6 1. Context 2. Dispute resolution systems 3. Identifying barriers to access 4. Best practices 5. Recommendations C. It's not just about housing, but about larger issues like citizenship and justice - Understanding Canada's legal structures, and knowing one's legal rights and responsibilities promotes better citizenship - The question of who is able to access (and benefit from) the legal system -- and who is not -- is one that clearly matters

7 1. Context 2. Dispute resolution systems 3. Identifying barriers to access 4. Best practices 5. Recommendations Landlord-tenant disputes Can result from: - undesirable behaviours by either party - misunderstandings about the legal responsibilities of either party - improper use of the premises by either party - landlord failure to maintain or repair premises - landlord failure to return tenant's security deposit - tenant failure to pay rent on time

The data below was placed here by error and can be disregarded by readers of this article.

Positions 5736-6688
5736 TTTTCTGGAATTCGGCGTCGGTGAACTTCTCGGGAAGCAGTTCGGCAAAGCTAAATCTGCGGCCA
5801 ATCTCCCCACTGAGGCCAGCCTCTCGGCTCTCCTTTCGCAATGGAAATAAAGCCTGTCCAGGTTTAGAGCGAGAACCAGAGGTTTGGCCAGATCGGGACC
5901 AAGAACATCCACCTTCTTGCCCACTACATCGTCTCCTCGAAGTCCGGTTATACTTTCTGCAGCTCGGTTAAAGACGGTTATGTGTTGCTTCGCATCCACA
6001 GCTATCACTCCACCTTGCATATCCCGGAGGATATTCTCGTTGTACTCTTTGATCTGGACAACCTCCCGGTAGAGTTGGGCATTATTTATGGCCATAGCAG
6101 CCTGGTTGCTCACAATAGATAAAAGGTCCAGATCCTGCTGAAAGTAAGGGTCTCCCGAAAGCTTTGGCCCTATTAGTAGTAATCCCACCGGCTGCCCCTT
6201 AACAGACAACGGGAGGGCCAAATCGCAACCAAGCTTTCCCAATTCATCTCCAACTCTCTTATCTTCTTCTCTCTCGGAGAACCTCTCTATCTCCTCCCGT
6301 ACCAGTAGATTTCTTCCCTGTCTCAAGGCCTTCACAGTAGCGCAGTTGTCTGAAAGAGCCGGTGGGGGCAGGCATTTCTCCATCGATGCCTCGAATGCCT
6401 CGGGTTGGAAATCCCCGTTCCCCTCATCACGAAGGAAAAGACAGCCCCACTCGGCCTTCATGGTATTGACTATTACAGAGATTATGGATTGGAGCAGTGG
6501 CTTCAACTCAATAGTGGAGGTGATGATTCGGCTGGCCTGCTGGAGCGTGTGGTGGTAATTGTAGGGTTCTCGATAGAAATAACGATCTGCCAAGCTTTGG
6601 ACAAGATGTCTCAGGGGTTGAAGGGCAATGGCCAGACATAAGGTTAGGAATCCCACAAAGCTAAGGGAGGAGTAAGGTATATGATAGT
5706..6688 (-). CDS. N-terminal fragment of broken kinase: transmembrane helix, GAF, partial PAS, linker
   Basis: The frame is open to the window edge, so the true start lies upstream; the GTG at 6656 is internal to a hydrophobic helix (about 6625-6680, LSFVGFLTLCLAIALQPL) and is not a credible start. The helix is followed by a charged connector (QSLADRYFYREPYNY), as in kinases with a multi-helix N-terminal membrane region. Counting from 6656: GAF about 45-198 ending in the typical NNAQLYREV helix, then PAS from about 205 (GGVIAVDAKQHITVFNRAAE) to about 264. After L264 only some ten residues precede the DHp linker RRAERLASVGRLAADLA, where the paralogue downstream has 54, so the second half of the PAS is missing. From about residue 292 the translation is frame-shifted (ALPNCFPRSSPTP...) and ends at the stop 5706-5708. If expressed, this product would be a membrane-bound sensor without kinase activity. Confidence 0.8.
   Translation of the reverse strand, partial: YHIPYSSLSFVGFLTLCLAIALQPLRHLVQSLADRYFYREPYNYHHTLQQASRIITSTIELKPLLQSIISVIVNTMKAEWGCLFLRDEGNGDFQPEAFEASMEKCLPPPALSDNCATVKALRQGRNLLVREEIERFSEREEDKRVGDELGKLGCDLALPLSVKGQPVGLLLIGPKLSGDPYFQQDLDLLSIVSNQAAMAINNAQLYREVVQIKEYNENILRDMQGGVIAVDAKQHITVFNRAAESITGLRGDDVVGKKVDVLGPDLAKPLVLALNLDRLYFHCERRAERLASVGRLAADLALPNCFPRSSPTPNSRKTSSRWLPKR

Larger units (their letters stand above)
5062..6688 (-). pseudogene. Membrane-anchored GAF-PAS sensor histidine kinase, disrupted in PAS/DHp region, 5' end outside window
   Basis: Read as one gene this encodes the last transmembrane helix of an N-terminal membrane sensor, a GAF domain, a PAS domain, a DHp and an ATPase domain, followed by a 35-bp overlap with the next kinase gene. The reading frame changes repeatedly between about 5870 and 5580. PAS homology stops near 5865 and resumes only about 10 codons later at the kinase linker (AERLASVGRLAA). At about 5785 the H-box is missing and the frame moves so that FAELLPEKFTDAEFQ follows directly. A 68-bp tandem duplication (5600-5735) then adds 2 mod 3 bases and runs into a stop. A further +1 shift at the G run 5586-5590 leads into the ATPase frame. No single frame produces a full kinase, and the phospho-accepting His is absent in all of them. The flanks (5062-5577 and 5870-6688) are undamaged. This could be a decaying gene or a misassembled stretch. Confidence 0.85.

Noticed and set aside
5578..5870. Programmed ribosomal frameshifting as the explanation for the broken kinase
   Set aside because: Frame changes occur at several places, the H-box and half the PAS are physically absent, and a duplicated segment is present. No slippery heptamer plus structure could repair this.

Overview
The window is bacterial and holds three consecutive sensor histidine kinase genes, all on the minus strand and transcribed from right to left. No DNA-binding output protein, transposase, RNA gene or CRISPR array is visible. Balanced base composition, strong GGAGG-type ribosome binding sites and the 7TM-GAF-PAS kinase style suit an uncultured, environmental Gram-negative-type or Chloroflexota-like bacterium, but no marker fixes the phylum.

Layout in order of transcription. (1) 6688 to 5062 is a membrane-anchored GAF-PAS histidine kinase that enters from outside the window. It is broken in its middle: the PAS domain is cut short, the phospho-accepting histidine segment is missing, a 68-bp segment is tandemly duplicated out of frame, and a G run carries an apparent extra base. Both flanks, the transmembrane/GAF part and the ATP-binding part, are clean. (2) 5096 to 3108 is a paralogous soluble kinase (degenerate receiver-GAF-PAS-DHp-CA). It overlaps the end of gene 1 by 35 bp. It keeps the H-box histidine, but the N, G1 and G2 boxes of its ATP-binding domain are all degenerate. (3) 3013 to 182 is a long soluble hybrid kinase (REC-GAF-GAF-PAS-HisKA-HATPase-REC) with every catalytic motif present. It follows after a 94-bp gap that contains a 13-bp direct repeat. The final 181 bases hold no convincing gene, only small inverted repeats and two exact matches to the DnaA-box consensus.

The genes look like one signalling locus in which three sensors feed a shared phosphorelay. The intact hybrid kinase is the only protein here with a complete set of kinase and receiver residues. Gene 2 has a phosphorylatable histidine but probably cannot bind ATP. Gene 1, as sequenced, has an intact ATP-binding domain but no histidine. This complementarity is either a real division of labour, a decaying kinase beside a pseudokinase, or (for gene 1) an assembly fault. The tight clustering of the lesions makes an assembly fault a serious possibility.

8 1. Context 2. Dispute resolution systems 3. Identifying barriers to access 4. Best practices 5. Recommendations Landlord-tenant disputes Not always resolved amicably - Private informal negotiation, or sometimes unilateral action by one party (decision to move out, or decision to evict) - Sometimes, disputes are dealt through mechanisms set by law

9 1. Context 2. Dispute resolution systems 3. Identifying barriers to access 4. Best practices 5. Recommendations Legal dispute resolution systems In Canada, residential tenancies are regulated by provincial Acts. There are many differences between the tenant- landlord dispute resolution mechanisms stipulated in each province's legislation.

10 1. Context 2. Dispute resolution systems 3. Identifying barriers to access 4. Best practices 5. Recommendations Legal dispute resolution systems Quebec: Régie du Logement Ontario: Landlord and Tenant Board Alberta: Provincial Civil Courts; Residential Tenancy Dispute Resolution Service (in some parts of the province only) British Columbia: Residential Tenancy Branch